This week is Sunshine Week, which provides a perfect opportunity to evaluate the Obama administration’s record. Taken together, this record suggests progress toward transparency, but it arguably falls short of what Obama promised.
The administration’s record does reflect some commitment to transparency. It revoked President George W. Bush’s pro-secrecy changes to the Presidential Records Act. It introduced the Open Government Directive, which pushed agencies to proactively publish data and develop public feedback mechanisms. It began the Open Government Partnership, which promotes and institutionalizes open government norms.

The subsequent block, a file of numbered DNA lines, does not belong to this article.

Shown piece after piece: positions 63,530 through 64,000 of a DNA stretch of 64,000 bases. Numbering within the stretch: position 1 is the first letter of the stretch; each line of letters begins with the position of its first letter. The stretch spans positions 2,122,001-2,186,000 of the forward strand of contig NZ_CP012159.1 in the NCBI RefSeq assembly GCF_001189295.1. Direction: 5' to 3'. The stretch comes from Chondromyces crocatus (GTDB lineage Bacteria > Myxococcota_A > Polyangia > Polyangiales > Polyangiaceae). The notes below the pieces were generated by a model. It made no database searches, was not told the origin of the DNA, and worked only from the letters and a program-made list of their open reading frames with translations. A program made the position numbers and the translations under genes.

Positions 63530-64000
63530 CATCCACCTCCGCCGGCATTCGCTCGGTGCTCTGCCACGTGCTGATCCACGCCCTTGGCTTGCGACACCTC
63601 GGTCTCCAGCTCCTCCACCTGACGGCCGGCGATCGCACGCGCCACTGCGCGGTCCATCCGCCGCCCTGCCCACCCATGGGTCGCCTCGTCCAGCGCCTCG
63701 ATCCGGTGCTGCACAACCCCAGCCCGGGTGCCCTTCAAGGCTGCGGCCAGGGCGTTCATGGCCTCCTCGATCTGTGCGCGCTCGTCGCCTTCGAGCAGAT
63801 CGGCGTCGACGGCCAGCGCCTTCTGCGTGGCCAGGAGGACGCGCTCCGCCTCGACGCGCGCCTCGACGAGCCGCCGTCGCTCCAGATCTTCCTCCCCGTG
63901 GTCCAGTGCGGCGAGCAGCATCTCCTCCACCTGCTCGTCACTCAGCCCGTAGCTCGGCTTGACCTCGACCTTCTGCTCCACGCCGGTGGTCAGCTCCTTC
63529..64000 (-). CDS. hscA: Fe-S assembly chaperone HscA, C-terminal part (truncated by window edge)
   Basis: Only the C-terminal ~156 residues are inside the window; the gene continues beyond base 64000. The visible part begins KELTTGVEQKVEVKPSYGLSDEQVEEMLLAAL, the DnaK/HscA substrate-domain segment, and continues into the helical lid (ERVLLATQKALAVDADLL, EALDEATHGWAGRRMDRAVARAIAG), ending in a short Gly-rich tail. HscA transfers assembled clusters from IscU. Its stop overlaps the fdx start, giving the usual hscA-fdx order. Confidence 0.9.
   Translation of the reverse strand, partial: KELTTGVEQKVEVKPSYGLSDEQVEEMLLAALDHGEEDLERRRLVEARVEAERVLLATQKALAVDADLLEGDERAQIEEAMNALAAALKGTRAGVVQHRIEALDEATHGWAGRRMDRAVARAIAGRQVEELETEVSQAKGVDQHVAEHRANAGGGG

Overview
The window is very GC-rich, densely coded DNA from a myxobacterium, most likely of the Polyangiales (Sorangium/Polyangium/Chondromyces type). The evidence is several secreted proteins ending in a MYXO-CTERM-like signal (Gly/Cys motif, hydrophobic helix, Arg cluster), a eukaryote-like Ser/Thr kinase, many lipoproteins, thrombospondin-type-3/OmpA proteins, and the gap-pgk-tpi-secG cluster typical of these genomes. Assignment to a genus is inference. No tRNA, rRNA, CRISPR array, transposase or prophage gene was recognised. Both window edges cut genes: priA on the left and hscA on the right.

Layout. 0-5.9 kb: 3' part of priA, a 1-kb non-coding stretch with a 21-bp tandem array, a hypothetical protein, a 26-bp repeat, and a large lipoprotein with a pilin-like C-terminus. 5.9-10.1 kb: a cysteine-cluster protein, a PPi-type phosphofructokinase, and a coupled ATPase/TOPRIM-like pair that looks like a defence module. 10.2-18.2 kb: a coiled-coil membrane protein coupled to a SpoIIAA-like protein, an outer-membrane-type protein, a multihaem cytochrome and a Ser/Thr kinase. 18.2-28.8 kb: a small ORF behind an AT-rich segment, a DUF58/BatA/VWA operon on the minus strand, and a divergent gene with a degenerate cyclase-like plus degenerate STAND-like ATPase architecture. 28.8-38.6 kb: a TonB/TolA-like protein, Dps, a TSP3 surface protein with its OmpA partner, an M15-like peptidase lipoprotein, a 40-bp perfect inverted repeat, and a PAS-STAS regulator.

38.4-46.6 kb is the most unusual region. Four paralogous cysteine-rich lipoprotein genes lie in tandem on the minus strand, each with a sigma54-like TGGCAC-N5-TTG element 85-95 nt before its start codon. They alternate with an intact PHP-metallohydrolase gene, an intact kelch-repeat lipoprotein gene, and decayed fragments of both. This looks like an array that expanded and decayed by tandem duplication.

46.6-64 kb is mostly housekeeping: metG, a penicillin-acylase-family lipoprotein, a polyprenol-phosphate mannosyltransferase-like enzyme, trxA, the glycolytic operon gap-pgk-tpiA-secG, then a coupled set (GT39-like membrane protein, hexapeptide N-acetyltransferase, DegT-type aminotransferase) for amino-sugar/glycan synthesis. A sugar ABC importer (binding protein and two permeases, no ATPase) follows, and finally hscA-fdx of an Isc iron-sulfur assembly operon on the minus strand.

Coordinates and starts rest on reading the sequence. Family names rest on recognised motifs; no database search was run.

The president also steered the government back toward the Clinton-era “maximum responsible disclosure” standard for Freedom of Information Act (FOIA) requests, after the Bush administration had pushed in the other direction. In particular, Obama established a “presumption of disclosure” rule in an attempt to uphold the letter and spirit of FOIA.
Obama revived Clinton’s unprecedented declassification review programs, which Bush gutted in 2003. He also pushed the often resistant, but not quite autonomous, agencies to think twice before classifying information. Of course, there were exceptions, such as the administration’s odd insistence on classifying self-proclaimed 9/11 mastermind Khalid Sheik Mohammed’s interest in vacuum cleaner design. But this episode aside, classification rates have decreased to record lows, as the graph below shows: